Post-coma patients in a minimally conscious state (MCS) or emerged/emerging from such state (E-MCS) who have extensive motor impairment and lack of speech may develop an active role and interact with their environment with the help of technology-aided intervention programs. Although a number of studies have been conducted in this area during the last few years, new evidence about the efficacy of those programs is warranted. These three studies were an effort in that direction. Study I assessed a technology-aided program to enable six MCS participants to access preferred environmental stimulation independently. Studies II and III assessed technology-aided programs to enable six E-MCS participants to make choices. In Study II, three of those participants were led to choose among leisure and social stimuli and caregiver interventions automatically presented to them. In Study III, the remaining three participants were led to choose (a) among general stimulus or intervention options (e.g., songs, video-recordings of family members, caregiver interventions) and then (b) among variants of those options. The results of all three studies were largely positive, with substantial increases of independent stimulation access for the participants of Study I and independent choice behavior for the participants of studies II and III. The results were analyzed in relation to previous data and in terms of their implications for daily contexts working with MCS and E-MCS patients affected by multiple disabilities.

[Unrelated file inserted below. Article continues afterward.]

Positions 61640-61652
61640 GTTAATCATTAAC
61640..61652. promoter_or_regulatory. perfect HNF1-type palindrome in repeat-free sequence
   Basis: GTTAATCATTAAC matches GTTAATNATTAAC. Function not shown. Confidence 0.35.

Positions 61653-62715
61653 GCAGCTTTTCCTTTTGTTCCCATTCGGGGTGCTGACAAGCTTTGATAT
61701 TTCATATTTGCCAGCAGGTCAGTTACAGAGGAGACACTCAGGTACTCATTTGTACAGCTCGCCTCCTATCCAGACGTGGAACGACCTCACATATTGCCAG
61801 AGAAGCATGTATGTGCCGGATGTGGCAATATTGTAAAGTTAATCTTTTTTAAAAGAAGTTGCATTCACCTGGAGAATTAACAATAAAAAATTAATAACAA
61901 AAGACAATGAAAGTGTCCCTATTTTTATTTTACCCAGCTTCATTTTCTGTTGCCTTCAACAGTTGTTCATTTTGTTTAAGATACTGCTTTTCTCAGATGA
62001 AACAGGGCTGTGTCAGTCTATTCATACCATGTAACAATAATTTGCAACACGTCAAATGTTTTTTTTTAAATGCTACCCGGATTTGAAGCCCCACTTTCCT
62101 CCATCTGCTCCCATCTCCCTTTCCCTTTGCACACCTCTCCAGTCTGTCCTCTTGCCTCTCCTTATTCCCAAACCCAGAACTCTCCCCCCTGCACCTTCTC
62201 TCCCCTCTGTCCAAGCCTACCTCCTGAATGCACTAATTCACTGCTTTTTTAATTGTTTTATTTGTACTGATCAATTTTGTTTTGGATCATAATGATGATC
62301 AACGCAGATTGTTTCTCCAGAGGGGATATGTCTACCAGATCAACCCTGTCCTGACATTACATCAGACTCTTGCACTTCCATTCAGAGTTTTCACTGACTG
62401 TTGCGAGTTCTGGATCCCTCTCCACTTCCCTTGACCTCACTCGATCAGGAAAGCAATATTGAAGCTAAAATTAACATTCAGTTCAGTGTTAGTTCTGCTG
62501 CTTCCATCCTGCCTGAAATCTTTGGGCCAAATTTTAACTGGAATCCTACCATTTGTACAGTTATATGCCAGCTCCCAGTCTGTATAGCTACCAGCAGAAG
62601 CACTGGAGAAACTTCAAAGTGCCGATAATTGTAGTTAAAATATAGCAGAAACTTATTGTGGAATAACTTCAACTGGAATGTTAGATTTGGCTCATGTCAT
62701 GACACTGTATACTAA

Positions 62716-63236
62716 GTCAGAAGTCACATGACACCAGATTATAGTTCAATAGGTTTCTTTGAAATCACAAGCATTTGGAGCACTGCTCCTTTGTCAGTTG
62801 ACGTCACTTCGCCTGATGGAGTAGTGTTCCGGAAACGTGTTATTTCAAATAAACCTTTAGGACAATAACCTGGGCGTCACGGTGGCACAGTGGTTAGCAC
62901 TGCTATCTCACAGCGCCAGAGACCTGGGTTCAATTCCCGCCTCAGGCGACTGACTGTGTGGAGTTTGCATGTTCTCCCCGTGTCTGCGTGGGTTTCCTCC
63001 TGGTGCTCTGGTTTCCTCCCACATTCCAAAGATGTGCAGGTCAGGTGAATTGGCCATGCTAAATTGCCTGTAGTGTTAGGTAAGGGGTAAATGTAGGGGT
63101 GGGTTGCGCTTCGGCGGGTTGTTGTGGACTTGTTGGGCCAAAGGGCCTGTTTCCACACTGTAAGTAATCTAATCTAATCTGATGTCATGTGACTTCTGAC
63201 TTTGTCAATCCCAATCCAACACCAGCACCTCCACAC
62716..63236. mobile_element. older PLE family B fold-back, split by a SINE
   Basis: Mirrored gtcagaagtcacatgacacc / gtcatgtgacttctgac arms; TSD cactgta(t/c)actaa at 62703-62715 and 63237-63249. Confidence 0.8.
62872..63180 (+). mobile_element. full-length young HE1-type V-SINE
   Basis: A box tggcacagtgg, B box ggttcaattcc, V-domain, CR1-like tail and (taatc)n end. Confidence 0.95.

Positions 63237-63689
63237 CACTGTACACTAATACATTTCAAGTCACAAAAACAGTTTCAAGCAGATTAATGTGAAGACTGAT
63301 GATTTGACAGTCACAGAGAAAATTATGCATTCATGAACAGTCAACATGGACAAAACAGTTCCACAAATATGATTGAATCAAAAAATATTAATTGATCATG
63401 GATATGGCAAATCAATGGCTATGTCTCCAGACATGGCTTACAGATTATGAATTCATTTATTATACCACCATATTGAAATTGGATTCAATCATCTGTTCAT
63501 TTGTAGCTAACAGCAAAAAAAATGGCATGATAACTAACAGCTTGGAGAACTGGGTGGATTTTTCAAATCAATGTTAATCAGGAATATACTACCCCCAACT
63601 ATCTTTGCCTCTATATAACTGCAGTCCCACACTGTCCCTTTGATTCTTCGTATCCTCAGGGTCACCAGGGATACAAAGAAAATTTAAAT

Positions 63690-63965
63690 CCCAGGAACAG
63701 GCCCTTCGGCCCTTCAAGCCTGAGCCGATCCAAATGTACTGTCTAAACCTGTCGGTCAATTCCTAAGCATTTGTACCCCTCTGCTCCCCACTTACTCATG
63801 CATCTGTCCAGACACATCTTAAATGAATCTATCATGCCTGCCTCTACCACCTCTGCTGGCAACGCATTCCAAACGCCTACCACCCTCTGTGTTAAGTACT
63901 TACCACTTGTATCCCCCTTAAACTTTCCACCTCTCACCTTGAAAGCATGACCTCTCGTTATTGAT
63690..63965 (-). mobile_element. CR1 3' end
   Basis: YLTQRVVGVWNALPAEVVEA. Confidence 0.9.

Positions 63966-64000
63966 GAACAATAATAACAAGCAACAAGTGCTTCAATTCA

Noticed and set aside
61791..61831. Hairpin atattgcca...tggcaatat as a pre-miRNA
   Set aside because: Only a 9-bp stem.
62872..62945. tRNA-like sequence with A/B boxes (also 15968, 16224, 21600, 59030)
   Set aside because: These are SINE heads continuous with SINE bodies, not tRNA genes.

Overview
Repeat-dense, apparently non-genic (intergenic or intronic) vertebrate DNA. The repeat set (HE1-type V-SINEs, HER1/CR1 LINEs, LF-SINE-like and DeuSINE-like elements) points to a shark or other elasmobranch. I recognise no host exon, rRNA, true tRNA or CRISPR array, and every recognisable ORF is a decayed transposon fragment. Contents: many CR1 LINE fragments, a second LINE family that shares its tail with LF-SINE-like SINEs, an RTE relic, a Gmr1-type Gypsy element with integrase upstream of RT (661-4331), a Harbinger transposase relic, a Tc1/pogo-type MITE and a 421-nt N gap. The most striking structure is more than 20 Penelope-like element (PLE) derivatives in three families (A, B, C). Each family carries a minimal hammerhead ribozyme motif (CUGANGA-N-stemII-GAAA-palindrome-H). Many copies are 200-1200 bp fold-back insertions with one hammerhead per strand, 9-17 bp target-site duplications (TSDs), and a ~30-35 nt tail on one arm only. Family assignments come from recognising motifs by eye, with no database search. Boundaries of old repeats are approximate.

Lancioni, G. E., Singh, N. N., O’Reilly, M. F., Sigafoos, J., Olivetti Belardinelli, M., Buonocunto, F., . . . Denitto, F. (2014). Technology-aided programs for post-coma patients emerged from or in a minimally conscious state. Frontiers in Human Neuroscience, 8, 1–13. doi:10.3389/frnhum.2014.00931